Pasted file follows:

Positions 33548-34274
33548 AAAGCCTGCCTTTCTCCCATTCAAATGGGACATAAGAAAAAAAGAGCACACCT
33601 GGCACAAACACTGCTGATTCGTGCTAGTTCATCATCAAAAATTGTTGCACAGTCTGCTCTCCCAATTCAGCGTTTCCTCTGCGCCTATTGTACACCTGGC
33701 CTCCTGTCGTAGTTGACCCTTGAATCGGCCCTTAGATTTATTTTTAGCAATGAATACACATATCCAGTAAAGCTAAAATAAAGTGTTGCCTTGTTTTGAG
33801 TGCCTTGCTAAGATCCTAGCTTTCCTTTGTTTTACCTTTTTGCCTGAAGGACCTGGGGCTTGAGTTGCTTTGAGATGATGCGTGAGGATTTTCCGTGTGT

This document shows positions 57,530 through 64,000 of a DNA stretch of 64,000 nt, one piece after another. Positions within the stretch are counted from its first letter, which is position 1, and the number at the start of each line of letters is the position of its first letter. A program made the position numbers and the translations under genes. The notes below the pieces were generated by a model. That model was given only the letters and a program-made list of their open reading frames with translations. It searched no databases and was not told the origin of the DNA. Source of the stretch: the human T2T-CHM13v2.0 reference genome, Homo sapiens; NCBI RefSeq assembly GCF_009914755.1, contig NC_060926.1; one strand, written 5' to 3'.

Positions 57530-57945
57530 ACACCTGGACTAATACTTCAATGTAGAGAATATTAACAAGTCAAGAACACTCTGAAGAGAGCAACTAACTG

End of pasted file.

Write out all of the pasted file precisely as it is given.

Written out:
Positions 33548-34274
33548 AAAGCCTGCCTTTCTCCCATTCAAATGGGACATAAGAAAAAAAGAGCACACCT
33601 GGCACAAACACTGCTGATTCGTGCTAGTTCATCATCAAAAATTGTTGCACAGTCTGCTCTCCCAATTCAGCGTTTCCTCTGCGCCTATTGTACACCTGGC
33701 CTCCTGTCGTAGTTGACCCTTGAATCGGCCCTTAGATTTATTTTTAGCAATGAATACACATATCCAGTAAAGCTAAAATAAAGTGTTGCCTTGTTTTGAG
33801 TGCCTTGCTAAGATCCTAGCTTTCCTTTGTTTTACCTTTTTGCCTGAAGGACCTGGGGCTTGAGTTGCTTTGAGATGATGCGTGAGGATTTTCCGTGTGT

This document shows positions 57,530 through 64,000 of a DNA stretch of 64,000 nt, one piece after another. Positions within the stretch are counted from its first letter, which is position 1, and the number at the start of each line of letters is the position of its first letter. A program made the position numbers and the translations under genes. The notes below the pieces were generated by a model. That model was given only the letters and a program-made list of their open reading frames with translations. It searched no databases and was not told the origin of the DNA. Source of the stretch: the human T2T-CHM13v2.0 reference genome, Homo sapiens; NCBI RefSeq assembly GCF_009914755.1, contig NC_060926.1; one strand, written 5' to 3'.

Positions 57530-57945
57530 ACACCTGGACTAATACTTCAATGTAGAGAATATTAACAAGTCAAGAACACTCTGAAGAGAGCAACTAACTG